Four men were arrested in a scam that duped college students looking for a job.
Bloomberg—Bloomberg via Getty Images
By Kerry Close
April 28, 2016

Many college students will tell you it can be difficult to find a well-paying, flexible gig to support themselves they’re in school. And that’s before you factor in the potential complication that the position you’re considering could be fraudulent.

That appears to be the case in Phoenix, Arizona, where four men were arrested and indicted Thursday in an alleged scam that targeted college students looking for part-time gigs on Craigslist, 12 News KPNX reported. The phony advertisers managed to deceive 12 people, most of whom were 20-something students looking for part-time work during their college semester, according to Arizona Attorney General Mark Brnovich.

The scheme—run by two brothers and their associates—involved posting help-wanted ads on Craigslist. The men then told applicants that they had bad credit and encouraged the students to take out loans, which they promised to pay to improve their scores. If they did so, they would be considered “investors” in the company, the ad promised. The applicants were also given phony pay stubs and a script and encouraged to obtain a loan from a bank, ABC 15 reported.

But after the victims took out the loans, the defendants never paid them off, worsening the students’ credit scores. In total, they stole more than $118,000 from respondents to their phony ad.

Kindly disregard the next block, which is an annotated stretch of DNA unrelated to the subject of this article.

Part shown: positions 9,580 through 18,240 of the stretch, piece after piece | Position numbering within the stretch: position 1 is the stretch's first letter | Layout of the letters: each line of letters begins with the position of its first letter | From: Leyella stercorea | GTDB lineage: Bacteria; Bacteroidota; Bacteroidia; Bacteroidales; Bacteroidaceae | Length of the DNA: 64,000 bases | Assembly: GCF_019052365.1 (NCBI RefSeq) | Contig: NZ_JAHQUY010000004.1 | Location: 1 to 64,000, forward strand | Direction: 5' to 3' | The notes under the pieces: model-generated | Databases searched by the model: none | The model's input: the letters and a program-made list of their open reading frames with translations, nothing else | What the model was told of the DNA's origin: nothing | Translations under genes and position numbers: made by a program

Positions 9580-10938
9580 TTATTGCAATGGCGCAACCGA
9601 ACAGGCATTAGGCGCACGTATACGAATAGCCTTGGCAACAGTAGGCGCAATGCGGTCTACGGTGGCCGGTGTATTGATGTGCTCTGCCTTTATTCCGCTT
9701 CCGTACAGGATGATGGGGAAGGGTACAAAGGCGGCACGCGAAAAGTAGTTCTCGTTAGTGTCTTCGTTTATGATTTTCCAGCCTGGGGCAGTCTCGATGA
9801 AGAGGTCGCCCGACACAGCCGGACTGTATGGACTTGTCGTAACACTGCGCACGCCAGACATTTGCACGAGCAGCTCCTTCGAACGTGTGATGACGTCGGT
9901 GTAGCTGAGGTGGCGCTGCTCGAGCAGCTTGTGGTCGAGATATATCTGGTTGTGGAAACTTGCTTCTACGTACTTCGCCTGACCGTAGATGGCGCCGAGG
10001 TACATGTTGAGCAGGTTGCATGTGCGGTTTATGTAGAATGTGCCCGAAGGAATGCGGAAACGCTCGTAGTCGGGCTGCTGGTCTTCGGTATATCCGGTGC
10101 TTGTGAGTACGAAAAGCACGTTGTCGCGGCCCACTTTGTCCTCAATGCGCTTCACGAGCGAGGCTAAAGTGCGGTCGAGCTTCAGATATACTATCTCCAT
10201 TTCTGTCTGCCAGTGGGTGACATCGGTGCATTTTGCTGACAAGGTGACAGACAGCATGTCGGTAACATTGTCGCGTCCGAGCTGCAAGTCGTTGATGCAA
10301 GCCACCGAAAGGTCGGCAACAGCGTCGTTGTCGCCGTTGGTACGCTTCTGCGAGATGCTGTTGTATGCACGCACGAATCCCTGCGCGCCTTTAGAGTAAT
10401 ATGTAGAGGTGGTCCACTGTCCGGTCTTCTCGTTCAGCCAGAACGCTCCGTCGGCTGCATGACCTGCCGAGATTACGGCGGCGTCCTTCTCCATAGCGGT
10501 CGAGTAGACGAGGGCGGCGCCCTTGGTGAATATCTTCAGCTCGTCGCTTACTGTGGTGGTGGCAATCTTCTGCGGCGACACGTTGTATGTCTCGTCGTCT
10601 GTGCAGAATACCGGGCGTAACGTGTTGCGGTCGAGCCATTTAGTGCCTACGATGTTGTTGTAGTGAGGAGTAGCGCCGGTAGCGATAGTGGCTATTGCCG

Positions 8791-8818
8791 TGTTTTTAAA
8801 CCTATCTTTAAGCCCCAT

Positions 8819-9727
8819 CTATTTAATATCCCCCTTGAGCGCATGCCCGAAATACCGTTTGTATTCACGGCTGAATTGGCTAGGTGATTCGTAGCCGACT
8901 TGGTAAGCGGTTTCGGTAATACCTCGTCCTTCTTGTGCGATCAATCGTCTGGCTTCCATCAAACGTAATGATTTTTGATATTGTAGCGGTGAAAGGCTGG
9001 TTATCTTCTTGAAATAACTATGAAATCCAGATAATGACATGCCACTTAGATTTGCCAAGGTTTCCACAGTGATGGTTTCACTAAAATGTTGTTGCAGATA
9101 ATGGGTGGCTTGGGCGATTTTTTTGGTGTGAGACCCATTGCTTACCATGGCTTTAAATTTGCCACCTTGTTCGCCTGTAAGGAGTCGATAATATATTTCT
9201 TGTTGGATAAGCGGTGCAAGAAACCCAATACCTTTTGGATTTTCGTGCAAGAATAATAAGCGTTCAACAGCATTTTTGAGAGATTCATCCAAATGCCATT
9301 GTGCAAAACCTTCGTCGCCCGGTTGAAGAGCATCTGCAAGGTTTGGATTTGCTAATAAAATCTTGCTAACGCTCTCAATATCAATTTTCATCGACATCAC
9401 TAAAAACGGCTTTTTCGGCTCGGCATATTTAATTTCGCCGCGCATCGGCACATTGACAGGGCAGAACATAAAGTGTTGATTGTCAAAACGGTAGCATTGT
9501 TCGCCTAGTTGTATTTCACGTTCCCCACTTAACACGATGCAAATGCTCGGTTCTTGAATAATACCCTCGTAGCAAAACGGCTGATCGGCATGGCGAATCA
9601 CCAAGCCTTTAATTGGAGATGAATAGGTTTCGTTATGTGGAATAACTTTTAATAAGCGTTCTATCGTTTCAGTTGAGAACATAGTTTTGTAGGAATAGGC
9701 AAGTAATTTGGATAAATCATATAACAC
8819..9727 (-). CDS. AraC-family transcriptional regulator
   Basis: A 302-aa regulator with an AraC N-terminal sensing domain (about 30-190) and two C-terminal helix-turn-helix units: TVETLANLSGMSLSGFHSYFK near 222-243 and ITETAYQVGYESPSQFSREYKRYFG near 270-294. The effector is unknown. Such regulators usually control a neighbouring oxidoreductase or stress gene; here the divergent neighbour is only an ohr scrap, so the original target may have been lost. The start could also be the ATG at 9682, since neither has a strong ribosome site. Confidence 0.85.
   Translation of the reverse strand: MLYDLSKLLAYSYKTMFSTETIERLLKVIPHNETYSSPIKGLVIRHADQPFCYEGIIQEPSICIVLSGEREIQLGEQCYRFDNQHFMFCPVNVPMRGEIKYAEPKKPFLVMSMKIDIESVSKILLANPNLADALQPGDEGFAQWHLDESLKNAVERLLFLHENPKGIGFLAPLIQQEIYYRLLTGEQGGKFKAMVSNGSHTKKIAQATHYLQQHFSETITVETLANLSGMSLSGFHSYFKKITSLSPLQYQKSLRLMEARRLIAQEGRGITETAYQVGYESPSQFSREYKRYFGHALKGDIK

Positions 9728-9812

The defendants were charged with conspiracy, illegally conducting an enterprise, fraudulent schemes and artifices, theft, and securities fraud.

If you’re a student looking for a part-time or summer position to offset some of your expenses, WHNT 19 News advises you look out for these red flags as you’re conducting your job search:

  • Be wary if an ad contains phrases like “teleworking ok,” “immediate start,” and “no experience needed.” You may also want to avoid applying if the posting brings up “money transfers” or “wiring funds.”
  • Emails claiming to be from job posting websites claiming there’s a problem with a job hunter’s account. Those could be phishing emails that will encourage readers to click on a link in the message and take them to a website that will install malware or viruses on their computer.
  • A potential employer who asks for detailed personal information such as your Social Security or bank account numbers.

 

 

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